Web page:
Skip to main content

Toyota to put its driverless car through ‘extreme’ testing in California

Toyota Platform 2.1 self-driving car
Toyota is one of many automakers working on self-driving vehicles, and this week the Japanese car giant said it’s bringing its latest driverless car to California’s GoMentum Station, a special site in Concord featuring 20 miles of paved roads on a 5,000-acre former U.S. Navy weapons station. The site also features buildings and former barracks that can help to simulate an urban setting.

The Silicon Valley, California-based Toyota Research Institute (TRI) is particularly keen to use the location to test its technology for “extreme driving events” deemed too dangerous for trials on public roads. Although it doesn’t specify what this might involve, it’s possible the team could, for example, shove objects in front of the vehicle as it motors along to see how the technology deals with unexpected situations. In a real-life scenario, this could be similar to having a child or animal run into the road from behind a parked car. Such testing may also include other moving vehicles close by, or objects representing pedestrians that aren’t linked to the initial event but who could become involved if an autonomous car is forced to swerve.

Related Videos

It could also involve subjecting the car to tricky road conditions, such as wet and slippery surfaces or numerous physical obstacles.

Toyota’s research team can then use the collected data to improve the technology powering its autonomous vehicles while exploring new features to enhance their safety on the roads.

The trials at GoMentum Station will allow Toyota to put its latest technology through its paces, including its recently unveiled Platform 2.1 autonomous-driving system, which includes a modified Lexus LS 600hL featuring two steering wheels.

This vehicle can operate in two different modes created by Toyota: Guardian and Chauffeur. The former requires a human to drive the car while the self-driving technology works in the background, monitoring for potential collision situations and acting to prevent them. The latter allows the self-driving technology to take full control of the car, removing the need for a driver.

“The addition of GoMentum Station to TRI’s arsenal of automated vehicle test locations allows us to create hazardous driving scenarios for advancing capabilities of both Guardian and Chauffeur and further develop our technology,” said TRI’s Ryan Eustice.

Toyota is planning to showcase its autonomous driving technology at the Tokyo Olympics in 2020.

The Japanese automaker launched the Toyota Research Institute (TRI) in Silicon Valley in 2016, with two additional facilities opening in Massachusetts and Michigan.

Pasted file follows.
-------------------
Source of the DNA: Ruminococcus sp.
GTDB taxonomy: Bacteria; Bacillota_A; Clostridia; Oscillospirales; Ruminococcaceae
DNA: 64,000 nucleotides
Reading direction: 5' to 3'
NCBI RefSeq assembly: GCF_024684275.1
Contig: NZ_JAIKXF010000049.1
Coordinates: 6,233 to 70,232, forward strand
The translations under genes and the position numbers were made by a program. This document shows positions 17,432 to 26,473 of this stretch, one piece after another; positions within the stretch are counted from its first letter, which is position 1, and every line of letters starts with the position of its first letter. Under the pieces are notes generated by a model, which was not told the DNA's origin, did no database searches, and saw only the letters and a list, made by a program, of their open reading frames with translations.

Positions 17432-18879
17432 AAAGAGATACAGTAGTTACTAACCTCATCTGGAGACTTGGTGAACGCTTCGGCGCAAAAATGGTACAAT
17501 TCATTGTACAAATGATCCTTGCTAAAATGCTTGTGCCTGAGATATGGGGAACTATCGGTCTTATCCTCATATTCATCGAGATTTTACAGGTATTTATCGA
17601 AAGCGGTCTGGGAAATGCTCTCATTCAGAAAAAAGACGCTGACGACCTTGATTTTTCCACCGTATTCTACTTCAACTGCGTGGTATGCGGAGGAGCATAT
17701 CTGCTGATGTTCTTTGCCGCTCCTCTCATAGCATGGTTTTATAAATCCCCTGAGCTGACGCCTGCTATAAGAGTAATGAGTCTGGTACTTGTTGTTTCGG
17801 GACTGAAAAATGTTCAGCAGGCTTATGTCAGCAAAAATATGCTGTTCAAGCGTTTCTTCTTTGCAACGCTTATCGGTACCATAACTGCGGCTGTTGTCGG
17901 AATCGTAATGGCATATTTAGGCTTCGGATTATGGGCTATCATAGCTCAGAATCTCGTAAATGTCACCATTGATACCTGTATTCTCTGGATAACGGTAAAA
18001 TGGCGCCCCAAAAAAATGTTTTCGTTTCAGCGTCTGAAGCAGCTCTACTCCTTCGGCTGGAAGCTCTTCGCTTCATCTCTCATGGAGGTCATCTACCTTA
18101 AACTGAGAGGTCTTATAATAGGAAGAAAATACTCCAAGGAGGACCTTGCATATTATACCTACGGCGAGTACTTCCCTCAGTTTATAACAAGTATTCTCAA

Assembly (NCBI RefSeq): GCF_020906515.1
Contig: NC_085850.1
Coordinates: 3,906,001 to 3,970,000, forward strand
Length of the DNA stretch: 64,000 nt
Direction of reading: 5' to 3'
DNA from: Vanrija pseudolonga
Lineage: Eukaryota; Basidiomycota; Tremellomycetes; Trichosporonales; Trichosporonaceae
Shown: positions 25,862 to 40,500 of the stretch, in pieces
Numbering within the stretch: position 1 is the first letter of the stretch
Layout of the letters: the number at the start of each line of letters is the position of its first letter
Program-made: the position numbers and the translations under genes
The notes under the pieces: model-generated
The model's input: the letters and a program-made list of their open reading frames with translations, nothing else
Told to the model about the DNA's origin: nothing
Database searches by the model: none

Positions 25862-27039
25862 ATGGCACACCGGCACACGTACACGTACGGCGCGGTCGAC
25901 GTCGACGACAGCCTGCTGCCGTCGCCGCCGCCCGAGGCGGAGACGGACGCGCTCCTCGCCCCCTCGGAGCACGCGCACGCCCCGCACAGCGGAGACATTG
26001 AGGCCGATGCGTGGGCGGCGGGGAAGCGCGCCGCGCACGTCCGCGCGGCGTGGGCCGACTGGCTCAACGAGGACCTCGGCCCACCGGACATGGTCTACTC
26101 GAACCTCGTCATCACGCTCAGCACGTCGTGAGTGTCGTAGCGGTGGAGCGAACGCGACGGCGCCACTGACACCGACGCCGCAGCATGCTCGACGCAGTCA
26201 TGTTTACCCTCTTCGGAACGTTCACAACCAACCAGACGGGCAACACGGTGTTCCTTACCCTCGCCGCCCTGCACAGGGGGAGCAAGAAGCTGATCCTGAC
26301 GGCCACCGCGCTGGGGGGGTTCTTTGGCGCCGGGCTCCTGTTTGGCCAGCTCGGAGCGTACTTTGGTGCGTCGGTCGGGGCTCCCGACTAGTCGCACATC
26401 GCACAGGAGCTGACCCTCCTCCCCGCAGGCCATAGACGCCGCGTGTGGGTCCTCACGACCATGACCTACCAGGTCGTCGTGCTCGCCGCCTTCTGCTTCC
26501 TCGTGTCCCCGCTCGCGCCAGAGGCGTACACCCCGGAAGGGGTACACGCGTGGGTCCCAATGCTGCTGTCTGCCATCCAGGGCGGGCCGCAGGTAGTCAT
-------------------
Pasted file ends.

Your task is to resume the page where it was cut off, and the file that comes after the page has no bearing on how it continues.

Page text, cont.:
TRI’s ambitions include enhancing vehicle safety “with the ultimate goal of creating a car that is incapable of causing a crash, regardless of the skill or condition of the driver.” It also wants to make cars more accessible for those with special needs and seniors, and also adapt its technology for broader mobility possibilities “to move people across the room, across town, and across the country.”

Editors' Recommendations

‘The cars are the stars.’ How automakers are electrifying the racetrack
The number 60 Acura ARX-06 GTP race car at the 2023 Rolex 24 at Daytona.

Racing is the soul of the auto industry. It’s the purest expression of the engineering that makes cars possible, and the thing they were engineered to do in the first place — be driven. While it can be full of arcane rules that make government regulations and customer clinics seem like child’s play, racing is where cars are built to be cars, and where drivers are just drivers. And like the rest of the industry, the racing world is now grappling with the need for electrification.

Many automakers have built their reputations on the track, and some are hoping to sprinkle a bit of that motorsports magic dust on their plans to curb internal-combustion engines. Acura, BMW, Cadillac, and Porsche just debuted hybrid race cars in the Rolex 24 at Daytona, a 24-hour race held at Florida’s Daytona International Speedway that’s one of the biggest events on the racing calendar.

Read more
Audi ActiveSphere concept is part luxury sedan, part pickup truck
Audi ActiveSphere concept car in a mountainous setting with a bike on the rear rack.

Audi unveiled the fourth and final member of its Sphere-branded series of concept cars, and the design study is unlike anything we've seen before. Called ActiveSphere, it's an electric luxury sedan with a generous amount of ground clearance that can turn into a pickup truck.

Created at the Audi Design Studio in Malibu, California, the ActiveSphere stretches approximately 196 inches long, 81 inches wide, and 63 inches tall, figures that make it about as long as the current-generation A6, 7 inches wider, and 6 inches taller. It wears a rounded exterior design characterized by thin headlights, a transparent piece of trim where you'd expect to find a grille, and a fastback-like silhouette.

Read more
Robotaxis have a passenger problem that no one thought of
gm cruise to test fully driverless cars in san francisco

An issue with self-driving cars that apparently no one previously considered has come to light: dozing passengers.

Officials in San Francisco, where Alphabet’s Waymo company and GM-backed Cruise are currently operating robotaxi services as part of ongoing trials, highlighted the problem in a recent letter to the regulator, Wired reported.

Read more